Francis Ptacek, a member of the Prague Conservatoire, came to Leicester, on the invitation of
Major Neal, whose wife was Czech, to take over the militia band in 1854. As well as his band
and teaching commitments Ptacek also promoted concerts of popular music in the New Hall.
He was also a composer and wrote such pieces as the overture Glengarrif and
Sounds from Charnwood, a waltz that included the song ‘Old John of Bradgate Park’,
which he dedicated to Mrs Thomas T. Paget. He also found time
to be organist of St George's church.
In December 1867 the people of Leicester showed their esteem of Ptacek by giving
benefit concert in the Temperance Hall. During the evening he was presented with a purse, made
by Mrs Neal, containing 150 guineas ‘as an acknowledgement of twelve years’ work in cultivating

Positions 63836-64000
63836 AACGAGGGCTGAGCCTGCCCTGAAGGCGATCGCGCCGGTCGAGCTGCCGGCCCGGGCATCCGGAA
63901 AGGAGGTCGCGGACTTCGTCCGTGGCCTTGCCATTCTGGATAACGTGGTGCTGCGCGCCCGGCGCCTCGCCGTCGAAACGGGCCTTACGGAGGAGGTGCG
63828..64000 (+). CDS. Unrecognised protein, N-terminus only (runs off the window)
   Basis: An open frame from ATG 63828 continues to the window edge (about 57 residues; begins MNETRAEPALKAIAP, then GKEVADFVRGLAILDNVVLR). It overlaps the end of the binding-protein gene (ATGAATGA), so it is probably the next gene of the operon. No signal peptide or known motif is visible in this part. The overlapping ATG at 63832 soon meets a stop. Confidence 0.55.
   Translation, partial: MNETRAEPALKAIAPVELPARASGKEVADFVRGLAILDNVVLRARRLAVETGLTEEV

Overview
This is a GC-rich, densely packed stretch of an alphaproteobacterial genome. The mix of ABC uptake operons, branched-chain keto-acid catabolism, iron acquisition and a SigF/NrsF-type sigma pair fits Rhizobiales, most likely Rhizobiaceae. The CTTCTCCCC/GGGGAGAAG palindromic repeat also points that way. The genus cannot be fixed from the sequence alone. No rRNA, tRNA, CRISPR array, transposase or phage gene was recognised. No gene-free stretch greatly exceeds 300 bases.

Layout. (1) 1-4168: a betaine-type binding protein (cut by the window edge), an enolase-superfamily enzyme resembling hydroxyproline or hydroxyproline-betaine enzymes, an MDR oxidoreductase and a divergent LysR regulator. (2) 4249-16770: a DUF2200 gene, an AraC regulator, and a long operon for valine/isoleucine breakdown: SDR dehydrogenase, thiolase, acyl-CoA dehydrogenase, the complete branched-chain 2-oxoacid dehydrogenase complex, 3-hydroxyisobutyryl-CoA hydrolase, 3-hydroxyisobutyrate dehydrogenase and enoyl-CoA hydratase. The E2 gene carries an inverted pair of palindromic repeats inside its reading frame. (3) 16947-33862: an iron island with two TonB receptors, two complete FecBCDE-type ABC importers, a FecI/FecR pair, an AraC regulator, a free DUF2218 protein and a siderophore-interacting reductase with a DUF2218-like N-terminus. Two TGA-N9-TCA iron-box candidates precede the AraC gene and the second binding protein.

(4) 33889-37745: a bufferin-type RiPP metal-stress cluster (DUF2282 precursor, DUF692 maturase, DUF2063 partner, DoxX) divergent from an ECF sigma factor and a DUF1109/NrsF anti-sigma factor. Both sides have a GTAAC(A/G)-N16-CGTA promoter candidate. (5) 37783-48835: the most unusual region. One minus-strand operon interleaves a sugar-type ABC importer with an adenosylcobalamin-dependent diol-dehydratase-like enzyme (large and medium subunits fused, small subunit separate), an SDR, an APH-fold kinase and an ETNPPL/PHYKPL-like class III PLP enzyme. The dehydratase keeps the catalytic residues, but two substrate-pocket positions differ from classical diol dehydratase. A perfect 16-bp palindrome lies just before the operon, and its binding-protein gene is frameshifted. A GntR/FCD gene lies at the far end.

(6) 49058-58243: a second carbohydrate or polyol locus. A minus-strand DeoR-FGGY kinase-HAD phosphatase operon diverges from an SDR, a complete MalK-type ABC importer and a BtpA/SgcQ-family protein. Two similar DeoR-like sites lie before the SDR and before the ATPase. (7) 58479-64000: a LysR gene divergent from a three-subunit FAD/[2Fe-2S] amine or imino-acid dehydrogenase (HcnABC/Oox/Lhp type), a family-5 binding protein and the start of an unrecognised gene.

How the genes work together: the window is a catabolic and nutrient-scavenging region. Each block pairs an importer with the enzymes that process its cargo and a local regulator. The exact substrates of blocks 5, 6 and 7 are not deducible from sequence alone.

the musical taste of the town’. The 200 performers included
his band and the New Orpheus Society, of which he was conductor.
Francis Ptacek was also the Music critic of The Bee, a local weekly sports and
magazine. It was in this publication that, in 1882, Ptacek stated that he thought
Leicester should be
able to support a band of about thirty to play every day in the newly-opened
Abbey Park. The expenses of such a band, he contended, could be met by the sale of programmes
and a subscription list. The band, Ptacek believed, could be run on the same lines as the
Militia band with the Mayor being considered the Colonel and the Aldermen and Councillors
the majors and captains. An idea which,
needless to say, never caught on.
The news of Ptacek's death was received with great sadness in Leicester, especially
as it was so unexpected. He had gone to Kent to spend Christmas with his friend Herr Sawerthal,
Bandmaster of the Royal Engineers and, as he was preparing to
come home, he suffered a fatal